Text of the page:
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Tired and Depressed? It Could be a Vitamin D Deficiency

Updated on February 12, 2012
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It's More Common Than You Think

Are you run down, feeling sluggish and moody? Are you overweight and can't seem to lose those extra pounds? You may have a Vitamin D deficiency. Vitamin D deficiencies are common, especially during the winter months. Symptoms can include weight gain, mood swings, tiredness and your bones may even ache. Some people don't have symptoms or their symptoms are so slight that they may not even realize there is a problem.

A blood test should be done by your doctor to determine if you are deficient. When receiving your test scores back, you should be at 45-50 ng/ml or 115-128 nmol/l. If you are deficient, your score will be below 10 ng / ml or 25 nmol/l.

Long Term Effects of a Vitamin D Deficiency

Vitamin D helps the body to absorb calcium and is primarily responsible for bone, breast and prostate health.

There are many health risks associated with a vitamin D deficiency. Osteoporosis, cardiovascular disease and even many cancers are just some of the health risks. Research also suggests that diabetes, multiple sclorosis and hypertention can all be prevented by having optimal levels of vitamin D.

What Causes a Vitamin D Deficiency?

There are many reasons one can have a vitamin D deficiency. Some of the most common reasons are as follows:

  • You don't get enough sunlight. It's not called the sunshine vitamin for nothing. Sunlight is what helps your body create vitamin D. Vitamin D deficiencies are more common during winter months because the days are shorter and there is less sunshine.
  • You have a dark skin tone. People who have darker skin tones produce more melanin than people with fair skin. This is good because it protects the skin from skin cancer and premature aging. On the flipside, too much melanin means the body isn't producing enough vitamin D.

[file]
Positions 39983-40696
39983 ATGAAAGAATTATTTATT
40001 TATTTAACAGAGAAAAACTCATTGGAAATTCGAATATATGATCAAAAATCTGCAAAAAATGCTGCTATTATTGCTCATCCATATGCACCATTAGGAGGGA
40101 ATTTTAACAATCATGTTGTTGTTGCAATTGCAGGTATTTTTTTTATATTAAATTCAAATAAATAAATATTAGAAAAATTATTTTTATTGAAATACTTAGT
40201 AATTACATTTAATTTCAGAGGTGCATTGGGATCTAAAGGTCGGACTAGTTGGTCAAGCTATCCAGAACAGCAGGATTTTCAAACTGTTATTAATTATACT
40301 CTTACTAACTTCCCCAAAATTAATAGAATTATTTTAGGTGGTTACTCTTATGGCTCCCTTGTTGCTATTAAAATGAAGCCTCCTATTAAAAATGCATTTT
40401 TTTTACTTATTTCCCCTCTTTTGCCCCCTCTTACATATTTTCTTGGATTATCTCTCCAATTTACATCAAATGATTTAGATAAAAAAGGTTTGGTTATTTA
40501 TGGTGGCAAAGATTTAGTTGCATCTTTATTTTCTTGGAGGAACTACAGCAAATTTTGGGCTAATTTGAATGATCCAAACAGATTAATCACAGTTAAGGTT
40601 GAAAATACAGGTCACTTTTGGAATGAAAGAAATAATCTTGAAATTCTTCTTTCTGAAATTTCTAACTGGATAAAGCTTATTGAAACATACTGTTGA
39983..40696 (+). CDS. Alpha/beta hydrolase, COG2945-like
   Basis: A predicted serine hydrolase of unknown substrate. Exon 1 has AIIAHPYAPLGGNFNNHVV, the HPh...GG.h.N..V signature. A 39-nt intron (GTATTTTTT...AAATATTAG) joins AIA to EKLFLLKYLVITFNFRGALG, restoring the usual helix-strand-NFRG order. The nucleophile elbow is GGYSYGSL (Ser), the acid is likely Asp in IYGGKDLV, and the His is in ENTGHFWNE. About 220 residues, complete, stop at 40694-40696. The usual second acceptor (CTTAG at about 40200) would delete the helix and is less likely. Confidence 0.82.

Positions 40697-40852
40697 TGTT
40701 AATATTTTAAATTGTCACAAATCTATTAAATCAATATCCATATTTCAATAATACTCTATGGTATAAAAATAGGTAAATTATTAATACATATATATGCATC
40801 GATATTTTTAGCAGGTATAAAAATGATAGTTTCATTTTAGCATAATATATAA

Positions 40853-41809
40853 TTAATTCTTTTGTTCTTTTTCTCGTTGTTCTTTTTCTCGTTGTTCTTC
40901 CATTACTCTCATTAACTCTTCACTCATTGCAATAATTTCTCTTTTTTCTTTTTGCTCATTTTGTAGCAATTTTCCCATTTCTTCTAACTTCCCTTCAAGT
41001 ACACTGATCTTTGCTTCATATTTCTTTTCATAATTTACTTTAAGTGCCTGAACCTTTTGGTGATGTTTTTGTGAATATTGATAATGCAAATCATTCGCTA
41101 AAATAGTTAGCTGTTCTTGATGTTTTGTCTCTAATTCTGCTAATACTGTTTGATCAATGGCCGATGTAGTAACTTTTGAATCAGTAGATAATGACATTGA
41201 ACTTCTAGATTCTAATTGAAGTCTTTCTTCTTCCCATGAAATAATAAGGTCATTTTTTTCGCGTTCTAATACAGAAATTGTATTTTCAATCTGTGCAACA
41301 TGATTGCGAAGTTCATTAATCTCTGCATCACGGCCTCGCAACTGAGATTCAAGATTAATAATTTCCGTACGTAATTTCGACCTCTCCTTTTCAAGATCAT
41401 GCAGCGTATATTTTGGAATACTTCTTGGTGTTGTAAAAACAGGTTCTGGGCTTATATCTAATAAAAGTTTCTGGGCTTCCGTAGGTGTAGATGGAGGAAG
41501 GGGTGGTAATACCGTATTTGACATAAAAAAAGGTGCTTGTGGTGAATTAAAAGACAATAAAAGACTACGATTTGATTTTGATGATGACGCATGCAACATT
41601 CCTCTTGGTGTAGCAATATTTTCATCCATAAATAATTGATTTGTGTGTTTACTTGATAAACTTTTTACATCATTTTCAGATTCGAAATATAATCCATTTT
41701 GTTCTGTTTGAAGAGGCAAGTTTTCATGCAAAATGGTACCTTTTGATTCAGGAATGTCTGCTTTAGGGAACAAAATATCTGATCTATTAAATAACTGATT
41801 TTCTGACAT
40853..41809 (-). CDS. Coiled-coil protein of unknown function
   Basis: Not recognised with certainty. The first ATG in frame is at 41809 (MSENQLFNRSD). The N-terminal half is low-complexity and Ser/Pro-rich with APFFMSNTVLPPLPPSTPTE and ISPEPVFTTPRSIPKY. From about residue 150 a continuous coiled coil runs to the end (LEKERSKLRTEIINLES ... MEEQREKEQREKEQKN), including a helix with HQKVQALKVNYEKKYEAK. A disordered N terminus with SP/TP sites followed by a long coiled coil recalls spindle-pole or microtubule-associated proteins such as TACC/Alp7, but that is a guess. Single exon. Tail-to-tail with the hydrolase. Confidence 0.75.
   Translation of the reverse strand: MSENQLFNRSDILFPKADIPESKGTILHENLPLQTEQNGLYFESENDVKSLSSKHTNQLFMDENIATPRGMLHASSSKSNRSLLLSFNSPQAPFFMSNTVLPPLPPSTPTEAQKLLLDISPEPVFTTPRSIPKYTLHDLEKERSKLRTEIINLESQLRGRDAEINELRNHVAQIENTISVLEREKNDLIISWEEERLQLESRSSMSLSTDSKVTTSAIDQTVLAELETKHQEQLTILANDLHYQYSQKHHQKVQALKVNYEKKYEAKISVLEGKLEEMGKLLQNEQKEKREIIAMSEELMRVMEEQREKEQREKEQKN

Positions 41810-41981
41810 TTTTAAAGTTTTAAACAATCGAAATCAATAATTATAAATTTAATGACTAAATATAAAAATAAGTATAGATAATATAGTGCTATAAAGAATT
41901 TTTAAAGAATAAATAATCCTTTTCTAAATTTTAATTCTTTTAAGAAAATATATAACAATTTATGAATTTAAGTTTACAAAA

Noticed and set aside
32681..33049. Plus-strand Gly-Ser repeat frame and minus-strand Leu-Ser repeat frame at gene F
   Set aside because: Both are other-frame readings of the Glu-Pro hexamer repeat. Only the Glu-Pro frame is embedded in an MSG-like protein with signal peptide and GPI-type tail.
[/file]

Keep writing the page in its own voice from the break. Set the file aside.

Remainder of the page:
• You are obese. People with a body mass index over 30, often have low levels of vitamin D.
  • Your kidneys can't convert vitamin D. This is common with older people.
  • You are a strict vegetarian. Vitamin D is found in foods like egg yolks, fish liver and fish oil. Vegans who don't consume animal products are at higher risk for a vitamin D deficiency.
  • You have an underlying medical problem. Crohn's disease, cystic fibrosis and celiac disease can cause a person to have a vitamin D deficiency.

Getting More Vitamin D

Spending more time outdoors is a great way to get more vitamin D, unfortunately that is not always enough and a supplement is recommended, especially for those who's vitamin D levels are extremely low.

It's important to know that there are two types of Vitamin D. Vitamin D2, which is found in food and Vitamin D3, which is made by our bodies when exposed to sunlight. When taking a supplement, you will want to choose Vitamin D3. For deficiencies, a minimum of 1000 IU is recommended. Although toxicity is rare, experts advise taking no more than 5000 IU per day. Be sure to get your doctor's advice on how much Vitamin D is right for you.

Once your body starts producing more vitamin D, you will begin to notice a change in your mood and weight loss may become easier. In the long run, your body will be healthy and strong. Getting more vitamin D is as easy as taking a walk out in the sunshine and is one of the simplest ways to improve your health and well being.